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Wednesday, October 22, 2014

Saturday, December 1, 2012
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Egypt charter finalised as opposition cries foul

An Islamist-led assembly raced through approval of a new constitution for Egypt on Friday to end a crisis over President Mohamed Morsi's newly expanded powers, but opponents responded with another rally in Cairo against the Islamist leader.

"The people want to bring down the regime," they chanted in Tahrir Square, where hundreds had gathered, echoing the chants that rang out in the same place less than two years ago and brought down Hosni Mubarak.

Morsi said the decree halting court challenges to his decisions, which sparked eight days of protests and violence by Egyptians calling him a new dictator, was "for an exceptional stage", aimed at speeding up the democratic transition.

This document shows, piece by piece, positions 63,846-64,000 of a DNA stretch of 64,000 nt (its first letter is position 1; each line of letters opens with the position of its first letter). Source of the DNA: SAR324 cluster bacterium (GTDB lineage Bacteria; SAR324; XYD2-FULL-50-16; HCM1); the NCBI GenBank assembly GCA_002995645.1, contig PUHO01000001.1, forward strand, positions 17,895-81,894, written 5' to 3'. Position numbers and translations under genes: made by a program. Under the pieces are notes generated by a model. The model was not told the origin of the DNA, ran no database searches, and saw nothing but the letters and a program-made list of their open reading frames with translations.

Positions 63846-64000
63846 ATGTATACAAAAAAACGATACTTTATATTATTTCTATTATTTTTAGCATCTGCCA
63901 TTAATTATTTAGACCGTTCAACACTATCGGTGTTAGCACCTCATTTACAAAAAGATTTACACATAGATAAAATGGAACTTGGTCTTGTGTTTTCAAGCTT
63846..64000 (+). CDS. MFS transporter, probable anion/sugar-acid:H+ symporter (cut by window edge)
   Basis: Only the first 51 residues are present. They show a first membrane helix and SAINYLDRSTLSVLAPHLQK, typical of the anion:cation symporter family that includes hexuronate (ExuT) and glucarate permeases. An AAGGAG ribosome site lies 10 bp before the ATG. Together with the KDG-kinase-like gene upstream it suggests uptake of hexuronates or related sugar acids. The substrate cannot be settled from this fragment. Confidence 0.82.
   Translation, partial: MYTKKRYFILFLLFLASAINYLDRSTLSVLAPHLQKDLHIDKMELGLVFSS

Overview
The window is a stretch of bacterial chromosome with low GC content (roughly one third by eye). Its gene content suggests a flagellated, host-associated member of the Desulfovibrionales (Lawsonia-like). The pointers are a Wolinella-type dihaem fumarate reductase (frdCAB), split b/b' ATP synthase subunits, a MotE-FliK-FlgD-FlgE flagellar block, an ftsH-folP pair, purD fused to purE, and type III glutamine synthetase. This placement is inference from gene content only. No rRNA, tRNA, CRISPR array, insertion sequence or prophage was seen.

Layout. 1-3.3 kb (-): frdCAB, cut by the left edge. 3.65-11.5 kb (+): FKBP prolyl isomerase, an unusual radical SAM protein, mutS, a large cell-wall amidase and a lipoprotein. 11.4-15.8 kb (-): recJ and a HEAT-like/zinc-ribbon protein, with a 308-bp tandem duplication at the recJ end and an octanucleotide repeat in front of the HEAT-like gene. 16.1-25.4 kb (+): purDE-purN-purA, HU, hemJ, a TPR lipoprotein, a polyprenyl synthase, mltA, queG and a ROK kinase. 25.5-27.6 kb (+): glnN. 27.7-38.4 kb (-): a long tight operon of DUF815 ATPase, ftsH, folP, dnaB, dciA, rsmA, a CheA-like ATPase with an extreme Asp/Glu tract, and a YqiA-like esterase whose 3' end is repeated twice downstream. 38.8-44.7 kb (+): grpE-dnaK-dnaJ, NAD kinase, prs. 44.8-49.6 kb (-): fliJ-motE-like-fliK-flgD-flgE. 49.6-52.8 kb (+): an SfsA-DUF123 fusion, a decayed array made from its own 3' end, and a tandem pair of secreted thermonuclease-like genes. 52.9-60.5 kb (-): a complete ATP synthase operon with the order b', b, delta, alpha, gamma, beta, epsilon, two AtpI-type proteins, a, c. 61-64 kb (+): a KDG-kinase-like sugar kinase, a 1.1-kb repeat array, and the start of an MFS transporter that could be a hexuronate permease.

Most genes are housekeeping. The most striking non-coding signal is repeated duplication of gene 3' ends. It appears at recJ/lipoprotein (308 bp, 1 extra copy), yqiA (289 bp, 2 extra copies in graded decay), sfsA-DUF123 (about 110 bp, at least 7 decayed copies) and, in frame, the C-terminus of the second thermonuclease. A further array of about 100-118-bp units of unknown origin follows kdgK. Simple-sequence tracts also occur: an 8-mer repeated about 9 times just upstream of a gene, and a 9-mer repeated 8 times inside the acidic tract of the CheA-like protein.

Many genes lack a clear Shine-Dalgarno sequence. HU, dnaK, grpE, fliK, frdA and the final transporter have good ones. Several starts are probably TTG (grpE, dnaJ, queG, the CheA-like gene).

"It will end as soon as the people vote on a constitution," he told state television while the constituent assembly was still voting on the draft, which the Islamists say reflects Egypt's new freedoms. "There is no place for dictatorship."

The opposition cried foul. Liberals, leftists, Christians, more moderate Muslims and others had withdrawn from the assembly, saying their voices were not being heard.

They have called for a big rallies across the country yesterday after tens of thousands protested against Morsi's decree on Tuesday. Demonstrations tend to gather pace later in the day.

Protesters said they would push for a 'no' vote in a referendum, which could happen as early as mid-December. If approved, it would immediately cancel the president's decree.

The assembly concluded the vote after a 19-hour session, approving all 234 articles including presidential powers, the status of Islam, the military's role and the extent to which human rights will be respected in the post-Hosni Mubarak era.

The final draft contains historic changes to Egypt's system of government. It limits to eight years the amount of time a president can serve, for example. Mubarak was in power for three decades. It also introduces a degree of oversight over the military establishment - though not enough for critics.

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